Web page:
|The first excerpt represents the element of Air. It speaks of mental influences and the process of thought, and is drawn from Philosophy 4 by Owen Wister:
Something transcending the Objective becomes possible. In the Cogito
the relation of subject and object is implied as the primary condition
of all knowledge. Now, Plato never--"
"Skip Plato," interrupted one of the boys. "You gave us his points
"Yep," assented the other, rattling through the back pages of his notes.
"Got Plato down cold somewhere,--oh, here. He never caught on to the
subjective, any more than the other Greek bucks. Go on to the next
"If you gentlemen have mastered the--the Grreek bucks," observed the
instructor, with sleek intonation, "we--"
|The second excerpt represents the element of Fire. It speaks of emotional influences and base passions, and is drawn from Marie by H. Rider Haggard:
So she chattered on, as I believe with the object of diverting and
amusing me, for she was a shrewd old soul who knew how important it was
that I should be kept in an equable frame of mind at this crisis in our
Meanwhile I was doing my best with the lump of liver, that tasted
painfully of vatdoek and was gritty with sand. Indeed, when the vrouw's
back was turned I managed to throw the most of it to Hans behind me, who
swallowed it at a gulp as a dog does, since he did not wish to be caught
"God in heaven! how fast you eat, nephew," said the vrouw, catching
sight of my empty tin. Then, eyeing the voracious Hottentot
|The third excerpt represents the element of Water. It speaks of pure spiritual influences and feelings of love, and is drawn from A Distinguished Provincial at Paris by Honore de Balzac:
religion will be played off against another, and the Charter against
the King. The press will hold up the magistracy to scorn for meting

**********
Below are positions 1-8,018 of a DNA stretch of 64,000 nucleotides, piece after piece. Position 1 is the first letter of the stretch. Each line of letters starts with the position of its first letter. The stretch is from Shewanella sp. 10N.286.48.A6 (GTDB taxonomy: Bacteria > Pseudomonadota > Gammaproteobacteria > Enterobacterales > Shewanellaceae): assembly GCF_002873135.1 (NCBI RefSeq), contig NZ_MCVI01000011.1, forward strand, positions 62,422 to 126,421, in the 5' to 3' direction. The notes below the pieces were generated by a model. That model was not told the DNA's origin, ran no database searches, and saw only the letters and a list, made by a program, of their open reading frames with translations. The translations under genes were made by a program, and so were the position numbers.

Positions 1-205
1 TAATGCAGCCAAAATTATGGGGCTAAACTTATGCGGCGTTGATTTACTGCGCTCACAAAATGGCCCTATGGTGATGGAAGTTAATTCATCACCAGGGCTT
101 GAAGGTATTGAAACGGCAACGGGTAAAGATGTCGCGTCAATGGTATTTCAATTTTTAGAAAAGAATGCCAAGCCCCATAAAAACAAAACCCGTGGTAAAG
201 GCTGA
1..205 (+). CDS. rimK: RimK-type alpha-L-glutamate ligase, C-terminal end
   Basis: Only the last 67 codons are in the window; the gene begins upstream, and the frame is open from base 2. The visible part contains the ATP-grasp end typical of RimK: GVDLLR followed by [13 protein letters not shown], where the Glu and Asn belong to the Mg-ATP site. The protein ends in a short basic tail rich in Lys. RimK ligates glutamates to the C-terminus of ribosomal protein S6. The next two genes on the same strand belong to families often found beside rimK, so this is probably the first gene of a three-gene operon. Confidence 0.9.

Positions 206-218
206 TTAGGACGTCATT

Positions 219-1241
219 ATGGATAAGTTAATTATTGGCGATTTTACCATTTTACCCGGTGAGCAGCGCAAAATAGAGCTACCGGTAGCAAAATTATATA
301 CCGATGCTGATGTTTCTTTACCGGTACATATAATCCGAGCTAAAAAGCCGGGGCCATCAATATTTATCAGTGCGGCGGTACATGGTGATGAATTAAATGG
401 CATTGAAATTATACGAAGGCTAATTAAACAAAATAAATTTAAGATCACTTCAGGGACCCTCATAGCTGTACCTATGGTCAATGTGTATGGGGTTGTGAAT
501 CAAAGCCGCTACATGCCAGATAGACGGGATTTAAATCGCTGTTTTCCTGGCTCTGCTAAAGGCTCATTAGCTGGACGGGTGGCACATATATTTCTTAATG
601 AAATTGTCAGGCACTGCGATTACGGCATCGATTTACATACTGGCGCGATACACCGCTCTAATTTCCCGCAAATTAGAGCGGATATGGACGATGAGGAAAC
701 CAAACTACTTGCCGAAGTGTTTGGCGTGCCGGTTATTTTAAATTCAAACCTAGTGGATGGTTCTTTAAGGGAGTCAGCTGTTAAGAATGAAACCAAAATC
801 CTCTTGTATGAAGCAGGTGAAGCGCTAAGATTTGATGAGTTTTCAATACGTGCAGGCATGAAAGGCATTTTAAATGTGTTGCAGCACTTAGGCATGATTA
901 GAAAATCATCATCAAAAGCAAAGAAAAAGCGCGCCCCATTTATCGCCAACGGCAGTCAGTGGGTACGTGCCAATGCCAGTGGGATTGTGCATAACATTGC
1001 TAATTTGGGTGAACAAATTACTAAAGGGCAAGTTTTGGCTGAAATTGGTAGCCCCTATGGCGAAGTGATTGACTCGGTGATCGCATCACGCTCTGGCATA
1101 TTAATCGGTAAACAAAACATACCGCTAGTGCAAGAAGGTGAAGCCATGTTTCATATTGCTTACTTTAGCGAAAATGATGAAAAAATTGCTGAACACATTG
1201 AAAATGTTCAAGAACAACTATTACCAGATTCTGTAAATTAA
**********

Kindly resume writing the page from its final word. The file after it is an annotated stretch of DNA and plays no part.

out rigorous justice to the press, and applaud its action when it
serves the cause of party hatred. The most sensational fictions will
be invented to increase the circulation; Journalism will descend to
mountebanks' tricks worthy of Bobeche; Journalism would serve up its
father with the Attic salt of its own wit sooner than fail to interest
or amuse the public; Journalism will outdo the actor who put his son's
ashes into the urn to draw real tears from his eyes, or the mistress
who sacrifices everything to her lover."
"Journalism is, in fact, the People in folio form," interrupted
|The fourth excerpt represents the element of Earth. It speaks of physical influences and the impact of the unseen on the visible world, and is drawn from Gorgias by Plato:
which I was just now asserting: that the affection of the patient answers
to the affection of the agent?
POLUS: I agree.
SOCRATES: Then, as this is admitted, let me ask whether being punished is
suffering or acting?
POLUS: Suffering, Socrates; there can be no doubt of that.
SOCRATES: And suffering implies an agent?
POLUS: Certainly, Socrates; and he is the punisher.
SOCRATES: And he who punishes rightly, punishes justly?
SOCRATES: And therefore he acts justly?